Posted by: federalist | Sep 25, 2007 11:32:40 AM
Federalist, It would lead to a "de facto" moratorium because 1) courts would stay actions pending Supreme Court action (hey, the guy isn't going anywhere); and 2) the Supreme Court might sumarily G+V and delay R pending resolution of the a different state's killing-pracitce So, either way, states are going to have to wait a bit before doing some more killin'
If I were you, I would look on the bright side. This is an opportunity to, once and for all, approve of the correct method by which a state employee can kill a human.
And, since most people agree that death is an important life-event, it is no wonder that courts and law professors care.
Anyway, I look forward to your amicus brief.
Posted by: S.cotus | Sep 25, 2007 11:36:48 AM
I am not sure what federalists means by "deserve it."
If the "it" is cruel and unusual punishment then that argument has already been lost as the 8th amendnmnet clearly prohibits such things. I don't think this case is about banning the death penalty, but only about having executions performed humanly (if that is possible).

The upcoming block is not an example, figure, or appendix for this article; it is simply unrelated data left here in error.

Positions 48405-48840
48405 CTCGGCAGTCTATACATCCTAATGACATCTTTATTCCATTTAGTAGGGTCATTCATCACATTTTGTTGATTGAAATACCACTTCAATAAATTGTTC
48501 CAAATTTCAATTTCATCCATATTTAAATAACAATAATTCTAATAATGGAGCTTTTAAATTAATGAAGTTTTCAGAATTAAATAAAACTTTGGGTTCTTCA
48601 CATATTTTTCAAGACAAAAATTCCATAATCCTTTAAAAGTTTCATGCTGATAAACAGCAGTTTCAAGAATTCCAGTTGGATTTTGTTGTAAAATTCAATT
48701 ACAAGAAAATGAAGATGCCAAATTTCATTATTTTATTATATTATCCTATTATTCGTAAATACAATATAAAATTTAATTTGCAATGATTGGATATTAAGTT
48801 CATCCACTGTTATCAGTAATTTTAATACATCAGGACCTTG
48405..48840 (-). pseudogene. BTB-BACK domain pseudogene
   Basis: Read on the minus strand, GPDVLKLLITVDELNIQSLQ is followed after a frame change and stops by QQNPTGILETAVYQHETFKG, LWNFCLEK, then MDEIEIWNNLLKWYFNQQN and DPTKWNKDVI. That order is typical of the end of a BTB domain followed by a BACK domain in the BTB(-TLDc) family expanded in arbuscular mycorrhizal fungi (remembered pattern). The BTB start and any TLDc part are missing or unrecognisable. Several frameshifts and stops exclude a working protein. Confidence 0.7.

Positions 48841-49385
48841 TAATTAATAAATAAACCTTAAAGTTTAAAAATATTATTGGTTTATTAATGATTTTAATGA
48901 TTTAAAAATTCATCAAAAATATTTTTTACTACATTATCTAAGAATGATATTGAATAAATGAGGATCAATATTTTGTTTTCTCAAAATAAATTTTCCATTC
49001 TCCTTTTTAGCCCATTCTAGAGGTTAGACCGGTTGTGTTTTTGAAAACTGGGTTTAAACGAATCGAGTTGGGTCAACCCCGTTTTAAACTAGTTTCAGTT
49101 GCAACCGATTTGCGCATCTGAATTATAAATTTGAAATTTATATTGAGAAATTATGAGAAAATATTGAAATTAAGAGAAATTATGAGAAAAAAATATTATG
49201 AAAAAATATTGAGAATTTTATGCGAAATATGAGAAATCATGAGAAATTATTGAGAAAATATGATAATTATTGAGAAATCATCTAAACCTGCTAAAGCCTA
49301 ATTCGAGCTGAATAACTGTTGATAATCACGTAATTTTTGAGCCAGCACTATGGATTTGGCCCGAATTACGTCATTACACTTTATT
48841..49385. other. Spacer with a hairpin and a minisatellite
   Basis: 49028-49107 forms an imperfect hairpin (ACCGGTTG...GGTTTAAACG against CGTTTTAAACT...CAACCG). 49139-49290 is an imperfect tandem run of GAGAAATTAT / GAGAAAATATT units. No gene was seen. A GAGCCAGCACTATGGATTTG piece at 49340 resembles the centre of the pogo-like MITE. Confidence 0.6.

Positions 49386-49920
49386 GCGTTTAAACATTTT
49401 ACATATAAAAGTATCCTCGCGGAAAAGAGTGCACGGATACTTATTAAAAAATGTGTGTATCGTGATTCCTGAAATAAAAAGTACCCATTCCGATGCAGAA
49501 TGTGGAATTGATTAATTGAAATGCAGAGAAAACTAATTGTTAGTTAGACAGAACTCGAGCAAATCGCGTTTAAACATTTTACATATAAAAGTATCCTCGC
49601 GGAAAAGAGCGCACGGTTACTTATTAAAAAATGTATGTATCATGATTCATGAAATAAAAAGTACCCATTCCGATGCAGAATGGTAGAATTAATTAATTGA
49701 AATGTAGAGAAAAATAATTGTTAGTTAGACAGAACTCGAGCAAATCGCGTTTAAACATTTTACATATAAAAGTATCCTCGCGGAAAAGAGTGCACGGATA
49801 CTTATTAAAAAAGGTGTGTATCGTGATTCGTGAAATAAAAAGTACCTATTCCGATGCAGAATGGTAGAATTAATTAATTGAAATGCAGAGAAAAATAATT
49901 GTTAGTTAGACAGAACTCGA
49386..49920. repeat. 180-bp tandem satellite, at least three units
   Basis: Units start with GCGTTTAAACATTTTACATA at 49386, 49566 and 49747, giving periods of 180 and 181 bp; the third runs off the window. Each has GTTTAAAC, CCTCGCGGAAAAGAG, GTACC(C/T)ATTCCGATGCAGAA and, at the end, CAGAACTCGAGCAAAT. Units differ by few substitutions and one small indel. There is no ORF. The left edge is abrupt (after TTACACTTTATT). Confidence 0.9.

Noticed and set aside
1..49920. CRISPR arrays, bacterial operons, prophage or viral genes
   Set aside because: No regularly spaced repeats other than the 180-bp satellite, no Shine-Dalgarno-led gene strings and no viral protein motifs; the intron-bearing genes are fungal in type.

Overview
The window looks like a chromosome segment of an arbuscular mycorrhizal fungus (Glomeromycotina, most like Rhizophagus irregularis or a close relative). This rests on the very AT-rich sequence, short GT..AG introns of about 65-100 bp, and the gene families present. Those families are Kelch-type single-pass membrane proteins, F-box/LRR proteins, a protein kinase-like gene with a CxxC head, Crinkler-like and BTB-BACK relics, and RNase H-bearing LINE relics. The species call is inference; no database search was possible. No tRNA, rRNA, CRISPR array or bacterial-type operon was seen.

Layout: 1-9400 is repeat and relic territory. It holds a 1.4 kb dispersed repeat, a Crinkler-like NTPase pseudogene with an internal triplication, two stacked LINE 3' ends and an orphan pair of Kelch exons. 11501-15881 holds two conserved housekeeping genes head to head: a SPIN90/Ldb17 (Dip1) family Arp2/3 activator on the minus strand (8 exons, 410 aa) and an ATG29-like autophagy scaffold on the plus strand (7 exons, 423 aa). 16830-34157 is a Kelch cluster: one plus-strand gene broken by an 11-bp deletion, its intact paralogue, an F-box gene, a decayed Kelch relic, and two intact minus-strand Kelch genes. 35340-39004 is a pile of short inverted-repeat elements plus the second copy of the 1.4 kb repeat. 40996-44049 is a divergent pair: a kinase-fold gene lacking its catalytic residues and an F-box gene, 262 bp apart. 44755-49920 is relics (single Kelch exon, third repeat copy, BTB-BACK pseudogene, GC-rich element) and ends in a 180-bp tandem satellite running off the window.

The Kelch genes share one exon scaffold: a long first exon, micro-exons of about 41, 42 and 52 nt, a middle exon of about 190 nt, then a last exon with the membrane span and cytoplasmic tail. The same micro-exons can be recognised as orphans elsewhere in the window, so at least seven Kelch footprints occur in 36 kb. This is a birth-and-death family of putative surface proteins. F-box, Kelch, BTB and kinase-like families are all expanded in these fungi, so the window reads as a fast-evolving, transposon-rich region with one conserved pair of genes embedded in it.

Posted by: Michael Hadley | Sep 25, 2007 11:41:09 AM
Why can't we just say "killing"?
Posted by: S.cotus | Sep 25, 2007 11:44:46 AM
Well, guys, as I said before, the stay is an equitable remedy, and not everyone is entitled to that equitable remedy. The law, as it currently stands, has restrictions on the stays, and I am not sure how a cert. grant would impact a killer who slept on his rights by not filing his lethal injection claims.
Posted by: federalist | Sep 25, 2007 11:48:32 AM
There's an execution scheduled in Texas tonite. We'll see what happens. The Supreme Court also denied cert. in two Texas death cases today. I don't know that anything can be gleaned from those cert. denials.